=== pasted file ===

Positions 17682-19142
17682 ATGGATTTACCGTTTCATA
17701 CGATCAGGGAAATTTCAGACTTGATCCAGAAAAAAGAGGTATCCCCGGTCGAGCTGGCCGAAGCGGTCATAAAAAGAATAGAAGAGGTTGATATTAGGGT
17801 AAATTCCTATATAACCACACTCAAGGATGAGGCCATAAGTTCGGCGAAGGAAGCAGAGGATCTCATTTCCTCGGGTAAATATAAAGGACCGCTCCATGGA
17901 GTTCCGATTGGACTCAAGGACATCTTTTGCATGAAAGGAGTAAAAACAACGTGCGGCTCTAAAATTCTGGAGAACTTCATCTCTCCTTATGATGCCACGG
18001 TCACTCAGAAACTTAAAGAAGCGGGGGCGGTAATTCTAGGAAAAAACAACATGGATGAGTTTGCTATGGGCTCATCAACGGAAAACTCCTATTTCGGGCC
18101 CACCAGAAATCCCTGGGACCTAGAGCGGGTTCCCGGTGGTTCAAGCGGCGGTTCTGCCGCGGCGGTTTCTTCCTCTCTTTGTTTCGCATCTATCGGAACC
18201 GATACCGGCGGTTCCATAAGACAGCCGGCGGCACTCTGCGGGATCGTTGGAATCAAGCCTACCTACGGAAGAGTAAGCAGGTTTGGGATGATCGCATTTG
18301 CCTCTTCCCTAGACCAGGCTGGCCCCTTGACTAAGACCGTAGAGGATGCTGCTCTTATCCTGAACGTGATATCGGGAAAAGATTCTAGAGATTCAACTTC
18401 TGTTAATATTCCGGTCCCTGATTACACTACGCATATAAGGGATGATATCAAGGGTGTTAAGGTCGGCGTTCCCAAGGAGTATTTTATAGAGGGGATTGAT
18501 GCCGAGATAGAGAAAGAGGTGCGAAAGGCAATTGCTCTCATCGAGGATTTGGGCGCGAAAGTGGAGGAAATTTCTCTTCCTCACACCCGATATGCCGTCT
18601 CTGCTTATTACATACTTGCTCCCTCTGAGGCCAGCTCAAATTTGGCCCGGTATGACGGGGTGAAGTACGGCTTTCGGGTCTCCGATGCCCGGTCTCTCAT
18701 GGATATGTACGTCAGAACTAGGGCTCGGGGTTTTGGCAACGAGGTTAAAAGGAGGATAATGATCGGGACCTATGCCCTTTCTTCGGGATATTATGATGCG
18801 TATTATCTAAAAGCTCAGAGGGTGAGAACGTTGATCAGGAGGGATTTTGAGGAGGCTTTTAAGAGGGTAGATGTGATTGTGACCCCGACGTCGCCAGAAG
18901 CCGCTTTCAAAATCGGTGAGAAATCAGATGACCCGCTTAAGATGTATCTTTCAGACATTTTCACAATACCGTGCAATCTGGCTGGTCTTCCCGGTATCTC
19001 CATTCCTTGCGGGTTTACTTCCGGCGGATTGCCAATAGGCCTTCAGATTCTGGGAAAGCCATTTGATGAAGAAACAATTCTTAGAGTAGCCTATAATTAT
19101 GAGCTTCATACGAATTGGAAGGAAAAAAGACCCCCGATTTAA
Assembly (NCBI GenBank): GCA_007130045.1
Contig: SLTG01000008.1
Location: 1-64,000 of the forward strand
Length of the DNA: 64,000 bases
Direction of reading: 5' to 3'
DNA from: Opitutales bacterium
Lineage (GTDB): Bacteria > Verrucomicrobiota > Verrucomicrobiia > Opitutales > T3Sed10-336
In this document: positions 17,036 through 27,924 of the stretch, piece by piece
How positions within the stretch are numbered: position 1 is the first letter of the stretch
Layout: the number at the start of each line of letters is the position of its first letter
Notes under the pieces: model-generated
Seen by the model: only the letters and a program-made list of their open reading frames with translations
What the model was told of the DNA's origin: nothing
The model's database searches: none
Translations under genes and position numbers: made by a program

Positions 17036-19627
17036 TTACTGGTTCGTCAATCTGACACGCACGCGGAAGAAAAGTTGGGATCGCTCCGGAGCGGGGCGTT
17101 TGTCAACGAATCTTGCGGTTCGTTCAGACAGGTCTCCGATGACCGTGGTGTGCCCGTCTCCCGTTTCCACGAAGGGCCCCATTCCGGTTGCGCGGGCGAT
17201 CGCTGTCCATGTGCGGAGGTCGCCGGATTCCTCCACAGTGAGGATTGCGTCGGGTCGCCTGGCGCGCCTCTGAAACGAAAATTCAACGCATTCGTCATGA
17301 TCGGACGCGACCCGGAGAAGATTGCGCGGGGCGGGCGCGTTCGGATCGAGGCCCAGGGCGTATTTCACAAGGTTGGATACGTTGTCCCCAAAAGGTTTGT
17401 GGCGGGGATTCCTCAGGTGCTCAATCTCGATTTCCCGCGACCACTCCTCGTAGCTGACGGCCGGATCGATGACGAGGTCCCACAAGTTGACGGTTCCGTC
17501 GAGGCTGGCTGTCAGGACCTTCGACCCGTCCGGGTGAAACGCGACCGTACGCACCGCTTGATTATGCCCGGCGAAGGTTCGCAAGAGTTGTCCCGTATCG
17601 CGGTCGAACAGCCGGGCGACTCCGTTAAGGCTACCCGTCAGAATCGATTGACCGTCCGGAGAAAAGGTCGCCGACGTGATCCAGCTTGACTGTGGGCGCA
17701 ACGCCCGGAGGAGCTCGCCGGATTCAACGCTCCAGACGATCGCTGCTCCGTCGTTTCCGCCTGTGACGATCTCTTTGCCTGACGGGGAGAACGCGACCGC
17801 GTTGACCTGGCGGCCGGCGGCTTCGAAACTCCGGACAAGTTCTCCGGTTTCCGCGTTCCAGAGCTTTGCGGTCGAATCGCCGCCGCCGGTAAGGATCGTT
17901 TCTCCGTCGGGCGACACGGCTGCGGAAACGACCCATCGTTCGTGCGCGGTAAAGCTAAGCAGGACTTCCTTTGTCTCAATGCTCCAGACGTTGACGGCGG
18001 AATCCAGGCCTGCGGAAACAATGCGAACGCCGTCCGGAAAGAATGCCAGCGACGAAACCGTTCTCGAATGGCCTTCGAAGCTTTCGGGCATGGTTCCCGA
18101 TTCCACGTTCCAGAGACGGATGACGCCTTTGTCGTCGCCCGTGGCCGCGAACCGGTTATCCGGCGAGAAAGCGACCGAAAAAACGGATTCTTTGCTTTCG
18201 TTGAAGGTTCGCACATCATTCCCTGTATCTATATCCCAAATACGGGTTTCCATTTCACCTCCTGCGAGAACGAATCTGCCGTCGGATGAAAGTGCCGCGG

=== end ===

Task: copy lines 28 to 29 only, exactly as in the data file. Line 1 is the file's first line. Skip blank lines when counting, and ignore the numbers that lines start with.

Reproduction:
Notes under the pieces: model-generated
Seen by the model: only the letters and a program-made list of their open reading frames with translations